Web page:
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MERS snuffs out 6 more lives

The MERS coronavirus has killed a further six people and infected three others, the Ministry of Health announced on Wednesday.
MERS has now killed 186 since September 2012, with most of the deaths taking place over the past few months in the Kingdom.
Two of the patients who died were from Makkah, a 65-year-old man with diabetes, hypertension, heart disease, and chronic obstructive pulmonary disease; and a 39-year-old woman suffering from diabetes, hypertension, and systemic lupus erythematosus. She was also a steroid user.
The four other casualties were two men in Madinah, 36 and 51, and two women in Riyadh aged 55 and 80.
Meanwhile, Acting Health Minister Adel Fakeih visited Prince Mohammed bin Abdulaziz Hospital in the east of Riyadh on Wednesday. The hospital is one of the three major centers established for the treatment. The minister met with patients and spoke to health officials treating them. He said the Kingdom is working closely with the WHO to control the virus.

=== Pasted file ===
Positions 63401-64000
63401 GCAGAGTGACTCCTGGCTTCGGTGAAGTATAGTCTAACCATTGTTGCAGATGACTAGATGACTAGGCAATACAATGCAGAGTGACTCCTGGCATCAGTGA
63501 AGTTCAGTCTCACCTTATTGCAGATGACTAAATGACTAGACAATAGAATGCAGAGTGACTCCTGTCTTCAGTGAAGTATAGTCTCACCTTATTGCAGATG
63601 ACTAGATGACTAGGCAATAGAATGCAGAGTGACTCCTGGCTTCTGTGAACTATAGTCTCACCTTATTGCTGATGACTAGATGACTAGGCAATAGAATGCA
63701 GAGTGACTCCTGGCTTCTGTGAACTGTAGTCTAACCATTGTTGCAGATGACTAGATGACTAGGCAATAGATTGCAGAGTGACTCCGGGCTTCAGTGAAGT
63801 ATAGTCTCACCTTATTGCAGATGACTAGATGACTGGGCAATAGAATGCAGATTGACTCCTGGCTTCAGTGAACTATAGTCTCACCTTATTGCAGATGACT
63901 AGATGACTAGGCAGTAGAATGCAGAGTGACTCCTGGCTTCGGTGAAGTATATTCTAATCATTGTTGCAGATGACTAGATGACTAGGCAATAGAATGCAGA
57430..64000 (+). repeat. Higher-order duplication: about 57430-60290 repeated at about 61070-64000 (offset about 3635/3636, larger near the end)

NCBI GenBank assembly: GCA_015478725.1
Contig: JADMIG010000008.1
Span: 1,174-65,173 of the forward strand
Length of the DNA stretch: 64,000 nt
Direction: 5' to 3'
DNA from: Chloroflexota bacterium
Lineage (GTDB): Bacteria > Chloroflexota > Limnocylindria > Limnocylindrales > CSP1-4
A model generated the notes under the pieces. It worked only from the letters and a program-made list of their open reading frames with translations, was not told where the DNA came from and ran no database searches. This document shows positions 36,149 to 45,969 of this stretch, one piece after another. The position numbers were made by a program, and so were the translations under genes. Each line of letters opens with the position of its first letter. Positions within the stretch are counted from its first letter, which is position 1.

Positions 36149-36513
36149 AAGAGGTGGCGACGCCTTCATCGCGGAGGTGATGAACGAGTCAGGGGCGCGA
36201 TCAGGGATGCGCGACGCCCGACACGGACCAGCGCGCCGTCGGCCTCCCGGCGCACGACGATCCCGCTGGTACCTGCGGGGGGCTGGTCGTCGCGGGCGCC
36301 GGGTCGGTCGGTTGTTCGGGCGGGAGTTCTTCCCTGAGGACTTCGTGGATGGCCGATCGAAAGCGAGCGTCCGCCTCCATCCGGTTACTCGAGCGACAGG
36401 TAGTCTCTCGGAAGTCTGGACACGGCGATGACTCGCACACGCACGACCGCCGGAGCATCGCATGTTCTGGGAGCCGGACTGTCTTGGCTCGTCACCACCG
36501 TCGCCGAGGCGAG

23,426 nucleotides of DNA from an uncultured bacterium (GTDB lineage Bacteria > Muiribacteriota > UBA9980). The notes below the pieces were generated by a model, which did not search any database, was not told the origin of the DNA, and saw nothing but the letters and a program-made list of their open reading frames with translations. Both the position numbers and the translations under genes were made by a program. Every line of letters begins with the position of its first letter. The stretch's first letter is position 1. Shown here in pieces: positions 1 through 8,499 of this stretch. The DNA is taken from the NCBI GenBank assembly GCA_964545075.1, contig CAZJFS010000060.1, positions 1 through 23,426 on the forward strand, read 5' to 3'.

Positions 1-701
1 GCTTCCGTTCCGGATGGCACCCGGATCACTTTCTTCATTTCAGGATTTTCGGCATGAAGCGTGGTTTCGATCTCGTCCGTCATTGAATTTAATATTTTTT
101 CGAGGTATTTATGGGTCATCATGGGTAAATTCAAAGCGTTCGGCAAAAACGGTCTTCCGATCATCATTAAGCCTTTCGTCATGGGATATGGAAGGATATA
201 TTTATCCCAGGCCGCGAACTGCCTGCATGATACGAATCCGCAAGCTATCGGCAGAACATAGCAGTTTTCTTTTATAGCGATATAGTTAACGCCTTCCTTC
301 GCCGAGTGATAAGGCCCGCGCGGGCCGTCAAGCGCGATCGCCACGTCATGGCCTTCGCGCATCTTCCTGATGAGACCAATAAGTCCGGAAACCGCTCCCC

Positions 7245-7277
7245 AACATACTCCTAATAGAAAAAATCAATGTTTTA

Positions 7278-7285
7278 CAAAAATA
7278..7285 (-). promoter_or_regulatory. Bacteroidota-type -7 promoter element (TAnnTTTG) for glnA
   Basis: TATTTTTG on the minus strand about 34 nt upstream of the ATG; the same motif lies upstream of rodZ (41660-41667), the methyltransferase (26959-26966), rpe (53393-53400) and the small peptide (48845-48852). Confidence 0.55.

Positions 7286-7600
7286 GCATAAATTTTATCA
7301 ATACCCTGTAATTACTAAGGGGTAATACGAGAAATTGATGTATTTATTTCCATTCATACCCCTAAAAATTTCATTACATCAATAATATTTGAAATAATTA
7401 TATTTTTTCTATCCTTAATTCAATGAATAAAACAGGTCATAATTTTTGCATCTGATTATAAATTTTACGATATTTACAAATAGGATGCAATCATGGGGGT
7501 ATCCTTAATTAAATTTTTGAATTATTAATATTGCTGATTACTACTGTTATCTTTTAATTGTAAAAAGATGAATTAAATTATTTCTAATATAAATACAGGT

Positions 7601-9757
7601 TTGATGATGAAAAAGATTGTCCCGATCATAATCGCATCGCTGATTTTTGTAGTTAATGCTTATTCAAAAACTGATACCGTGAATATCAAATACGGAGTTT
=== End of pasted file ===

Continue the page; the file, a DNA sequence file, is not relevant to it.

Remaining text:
Separately, veterinary experts meeting in Paris said scientists lack proof that camels are the source of the deadly virus.
“We know nothing on a potential transmission mode between camels and humans, neither on food products from camels which could be involved,” Bernard Vallat, director general of the World Organization for Animal Health, told a news conference.
The MERS coronavirus has killed a further six people and infected three others, the Ministry of Health announced on Wednesday.
MERS has now killed 186 since September 2012, with most of the deaths taking place over the past few months in the Kingdom.
Two of the patients who died were from Makkah, a 65-year-old man with diabetes, hypertension, heart disease, and chronic obstructive pulmonary disease; and a 39-year-old woman suffering from diabetes, hypertension, and systemic lupus erythematosus. She was also a steroid user.
The four other casualties were two men in Madinah, 36 and 51, and two women in Riyadh aged 55 and 80.
Meanwhile, Acting Health Minister Adel Fakeih visited Prince Mohammed bin Abdulaziz Hospital in the east of Riyadh on Wednesday. The hospital is one of the three major centers established for the treatment. The minister met with patients and spoke to health officials treating them. He said the Kingdom is working closely with the WHO to control the virus.
Separately, veterinary experts meeting in Paris said scientists lack proof that camels are the source of the deadly virus.
“We know nothing on a potential transmission mode between camels and humans, neither on food products from camels which could be involved,” Bernard Vallat, director general of the World Organization for Animal Health, told a news conference.

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